Physics teacher embraces new experiences

Julie Xiong, Cartoonist

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Physics consists of the study of matter, any physical substance occupying space, and its relation to motion, energy and force. Conceptual physics suggests physics but without the complex mathematical elements.  Recently hired conceptual physics teacher, Christopher Yauch, faces his first year teaching. He begins his career with enthusiasm and excitement, waiting for the bright future years to come. 

I like SAHS a lot! Everyone here has been so welcoming and staff are very helpful with whatever I need. The school itself is beautiful and function for the large number of people that use the building every day.”

— Yauch

Becoming a teacher requires a process of prep programs, pedagogy and psychological classes, earning a degree, student teaching and lastly an evaluation skill test. Yauch was required to perform an intense project called ED-TPA in which he had to design, teach and reflect on teaching lessons. The procedure of becoming a teacher, as well as finding a job opening, can be difficult.

“For myself, I was working all the while I was in school and through student teaching. Finding a job at a school you like or prefer can be quite the challenge. It was very difficult to ensure my readiness,” Yauch explained.

Photo by Julie Xiong
Christopher Yauch is a new conceptual physics teacher. He brings students, such as junior Joe Krenz, junior Matthew Bohlig, senior Austin Schuldt and senior Anthony Koslowski, positive energy and guidance.

Qualities of an exceptional teacher consist of communication skills, listening skills, approachability and a strong work ethic. Furthermore, an exceptional teacher also demands objectives, relevant lessons and an explanation. Prior to considering teaching physics, Yauch taught swimming lessons, lifeguarding and CPR. He was also a competitive swim coach.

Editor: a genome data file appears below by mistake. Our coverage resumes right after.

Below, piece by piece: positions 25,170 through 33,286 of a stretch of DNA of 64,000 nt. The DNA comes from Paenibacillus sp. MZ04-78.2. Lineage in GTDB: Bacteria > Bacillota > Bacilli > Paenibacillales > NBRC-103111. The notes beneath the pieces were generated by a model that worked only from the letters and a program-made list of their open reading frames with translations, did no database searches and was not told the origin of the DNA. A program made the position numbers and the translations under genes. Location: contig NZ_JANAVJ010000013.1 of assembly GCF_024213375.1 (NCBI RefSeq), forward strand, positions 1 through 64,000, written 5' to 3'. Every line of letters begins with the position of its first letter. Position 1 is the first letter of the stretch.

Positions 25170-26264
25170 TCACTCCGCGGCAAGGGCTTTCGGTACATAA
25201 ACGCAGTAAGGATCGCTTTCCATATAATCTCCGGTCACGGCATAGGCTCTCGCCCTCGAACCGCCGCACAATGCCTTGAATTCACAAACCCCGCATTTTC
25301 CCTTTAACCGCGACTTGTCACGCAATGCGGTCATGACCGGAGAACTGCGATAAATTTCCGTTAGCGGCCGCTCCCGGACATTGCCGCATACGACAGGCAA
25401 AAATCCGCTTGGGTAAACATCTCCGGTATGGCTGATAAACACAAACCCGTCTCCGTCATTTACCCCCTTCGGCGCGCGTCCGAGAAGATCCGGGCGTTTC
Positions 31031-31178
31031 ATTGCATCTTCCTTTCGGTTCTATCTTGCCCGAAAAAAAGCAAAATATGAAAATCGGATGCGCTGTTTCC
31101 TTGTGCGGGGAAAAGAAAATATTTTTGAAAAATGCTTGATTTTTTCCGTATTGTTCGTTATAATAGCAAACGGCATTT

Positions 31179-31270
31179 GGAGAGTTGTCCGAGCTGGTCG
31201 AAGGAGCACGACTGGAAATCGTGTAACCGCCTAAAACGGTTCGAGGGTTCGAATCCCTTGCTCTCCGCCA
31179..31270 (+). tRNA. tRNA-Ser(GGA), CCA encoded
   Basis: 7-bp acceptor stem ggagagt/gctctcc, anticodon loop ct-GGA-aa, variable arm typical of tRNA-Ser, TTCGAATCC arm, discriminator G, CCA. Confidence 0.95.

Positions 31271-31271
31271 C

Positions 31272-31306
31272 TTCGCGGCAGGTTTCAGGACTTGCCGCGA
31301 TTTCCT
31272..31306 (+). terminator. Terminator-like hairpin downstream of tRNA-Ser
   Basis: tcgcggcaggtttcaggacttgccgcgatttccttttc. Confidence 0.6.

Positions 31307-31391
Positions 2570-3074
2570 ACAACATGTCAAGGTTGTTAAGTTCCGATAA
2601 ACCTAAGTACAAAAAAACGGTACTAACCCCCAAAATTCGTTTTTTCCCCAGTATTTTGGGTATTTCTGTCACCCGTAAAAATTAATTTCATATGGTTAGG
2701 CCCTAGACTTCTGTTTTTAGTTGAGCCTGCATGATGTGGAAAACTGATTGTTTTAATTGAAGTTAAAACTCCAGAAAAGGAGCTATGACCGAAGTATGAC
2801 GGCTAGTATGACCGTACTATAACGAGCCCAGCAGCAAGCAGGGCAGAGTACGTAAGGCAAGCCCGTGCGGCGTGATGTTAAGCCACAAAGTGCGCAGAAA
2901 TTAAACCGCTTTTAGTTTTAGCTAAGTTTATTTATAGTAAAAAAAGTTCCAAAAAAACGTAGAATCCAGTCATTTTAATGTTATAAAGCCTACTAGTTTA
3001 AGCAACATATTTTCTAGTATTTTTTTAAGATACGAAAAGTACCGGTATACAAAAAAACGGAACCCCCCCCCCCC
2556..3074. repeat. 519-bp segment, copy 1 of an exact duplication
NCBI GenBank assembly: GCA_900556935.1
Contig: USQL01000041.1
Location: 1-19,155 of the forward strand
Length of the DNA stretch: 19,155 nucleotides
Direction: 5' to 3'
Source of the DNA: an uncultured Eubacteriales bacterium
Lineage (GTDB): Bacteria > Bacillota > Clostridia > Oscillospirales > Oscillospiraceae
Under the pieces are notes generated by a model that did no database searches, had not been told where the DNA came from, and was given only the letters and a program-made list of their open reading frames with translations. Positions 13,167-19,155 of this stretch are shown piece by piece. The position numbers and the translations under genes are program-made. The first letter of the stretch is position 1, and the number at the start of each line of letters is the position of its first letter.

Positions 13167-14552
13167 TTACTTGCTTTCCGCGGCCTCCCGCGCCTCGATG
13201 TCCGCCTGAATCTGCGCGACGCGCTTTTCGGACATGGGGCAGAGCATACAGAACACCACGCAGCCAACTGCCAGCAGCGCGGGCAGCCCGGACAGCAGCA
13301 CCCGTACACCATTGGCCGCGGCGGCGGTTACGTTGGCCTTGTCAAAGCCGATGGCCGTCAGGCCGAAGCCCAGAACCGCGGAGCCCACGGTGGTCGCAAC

“I had a fantastic physics teacher in high school and I have been interested in all things space-related since I was young,” Yauch added. “These things led me to be very interested in physics.”

The student to teacher ratio comprises approximately 23:1, yet the average student to teacher ratio supposedly stands 17:1. With teachers being largely outnumbered by students, it makes teaching a class more strenuous than necessary. 

“Lower numbers in the classroom means I can interact with each student meaningfully more often than I could with a larger number of students,” Yauch added.

Typically, the majority of students take conceptual physics than regular physics. The number of students taking conceptual physics has increased from 25,000 students to 400,000 students over the past few decades. 

Senior Jacob Breth said conceptual physics is “more of a hands-on kind of class,” which is nicer for him because it is a more beneficial method of learning compared to regular teaching.

Conceptual physics also gives a solid foundation for understanding and easily grasping the basics of physics. The course explains physics in a calming manner and environment.

“I like how it’s a slow, easy pace class where I’m able to understand,” senior Anjali Vang shared.

Overall, SAHS ranks #41 out of 431 for the best public school in Minnesota, #208 out of 430 for best public high school teachers and #37 out of 179 for best STEM in Minnesota. All these statistics contribute to making SAHS well-known for its overall A grade ranking.

“Stillwater has a reputation for being a fantastic school to be at for students and teachers,” Yauch said. “I found out about the opening and couldn’t pass up the opportunity to work here!”

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